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Voting smooth but slow in Lesotho parliamentary elections

Voting smooth but slow in Lesotho parliamentary elections
Voters queue to vote in the parliamentary elections in Koro-Koro, Lesotho on 7 October 2022. (Photo: Shiraaz Mohamed)

Lesotho’s parliamentary elections were going calmly and smoothly on Friday across the mountainous kingdom’s 3,151 polling stations, many of them remote.

With more than 50 parties contesting for 120 seats and a voters’ roll of barely 1,3 million, people have plenty of choice in Lesotho’s elections, though observers believe the real contest is among just four main parties.

Read in Daily Maverick: “Basotho go to the polls with yet another unstable coalition in prospect

One of these is the wildcard in the elections, the very recently formed Revolution for Prosperity (RFP) party led by businessman Sam Matekane, reputed to be a billionaire. The other three frontrunners are the more familiar Democratic Congress led by Mathibeli Mokhothu, the current ruling All Basotho Convention (ABC) led by former finance minister Nkaku Kabi, and the Basotho Action Party (BAP), a breakaway from the ABC led by Nqosa Mahao.

An official from the Lesotho Independent Electoral Commission at work on election day at St Joseph Primary School in Koro-Koro. (Photo: Shiraaz Mohamed)

Voters wait in line to cast their vote at the St. Joseph Primary school in Koro-Koro, on October 7, 2022 where voting operations for the parliamentary elections are underway. October 7, 2022.
Photo: Shiraaz Mohamed.

The capital Maseru was quiet on Friday as many of its residents had abandoned the city on Thursday to travel to their rural villages where they have to vote in their own constituencies.

Independent Electoral Commission (IEC) officials told Daily Maverick the voter turnout was high and there were no major incidents. Some voters, however, had found they were unable to vote because their names were not registered on the voters’ roll at the polling stations where they went to vote. Several were redirected to their correct stations.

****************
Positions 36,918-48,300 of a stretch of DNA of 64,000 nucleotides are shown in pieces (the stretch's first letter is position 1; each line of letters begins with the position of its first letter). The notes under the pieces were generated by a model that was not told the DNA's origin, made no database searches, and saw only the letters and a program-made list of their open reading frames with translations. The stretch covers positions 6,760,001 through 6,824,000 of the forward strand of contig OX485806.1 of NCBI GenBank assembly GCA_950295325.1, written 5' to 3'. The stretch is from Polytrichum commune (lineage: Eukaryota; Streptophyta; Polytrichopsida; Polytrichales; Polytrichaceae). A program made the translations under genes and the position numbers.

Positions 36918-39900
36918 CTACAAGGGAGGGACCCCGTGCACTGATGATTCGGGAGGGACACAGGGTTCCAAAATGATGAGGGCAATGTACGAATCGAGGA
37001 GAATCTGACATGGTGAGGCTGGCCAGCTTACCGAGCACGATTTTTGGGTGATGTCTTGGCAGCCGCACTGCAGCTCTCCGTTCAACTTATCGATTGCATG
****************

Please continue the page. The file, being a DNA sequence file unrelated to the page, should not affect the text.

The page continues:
Voters at St Joseph Primary School in Koro-Koro. (Photo: Shiraaz Mohamed)

The IEC’s report of a high turnout was not apparent at the polling station at St Joseph School in Koro-Koro, about 40km south of Maseru. Fewer than 30 people were waiting when the polling station opened. Voting proceeded methodically and smoothly, but slowly. 

At Mokema Primary School in the village of Mokema to the north of Koro-Koro there were more voters but voting also went smoothly.

Visit Daily Maverick’s home page for more news, analysis and investigations

The IEC officials said they expected to announce the final results by about Tuesday. Results at individual polling stations should be posted soon after voting closes at 5pm, giving a rough idea of the trend. But because of Lesotho’s “rocky terrain” and complicated electoral system, collating final results would take three or four days, they said.

Lesotho has an elaborate mixed electoral system with 80 constituency seats in Parliament allocated on a first-past-the-post basis and a further 40 seats allocated on a proportional representation basis. 

A voter receives his ballot paper at St Joseph Primary school in Koro-Koro. (Photo: Shiraaz Mohamed)

A voter makes his way to Mokema Primary School on the outskirts of Maseru on Friday. (Photo: Shiraaz Mohamed)


Voters stand in line at a polling station in Koro-Koro. (Photo: Shiraaz Mohamed)

Officials said the results from the 3,151 polling stations would have to be transported physically to 80 constituency centres where they would be collated and then again physically conveyed to 10 district centres to be collated and sent electronically to the national counting centre in Maseru. 

Because of Lesotho’s rugged terrain, transporting the results from some remote polling stations and constituencies could take a while.

Once the results are known for the 80 constituency seats, complex calculations have to be done to allocate the 40 proportional representation seats. This has in the past dashed expectations created by the constituency vote. 

A elderly woman votes in the parliamentary elections in Koro-Koro. (Photo: Shiraaz Mohamed)

A man votes in Koro-Koro. (Photo: Shiraaz Mohamed)

An IEC official helps a woman to cast her vote in Koro-Koro. (Photo: Shiraaz Mohamed)

A voter at a polling station in Koro-Koro. (Photo: Shiraaz Mohamed)



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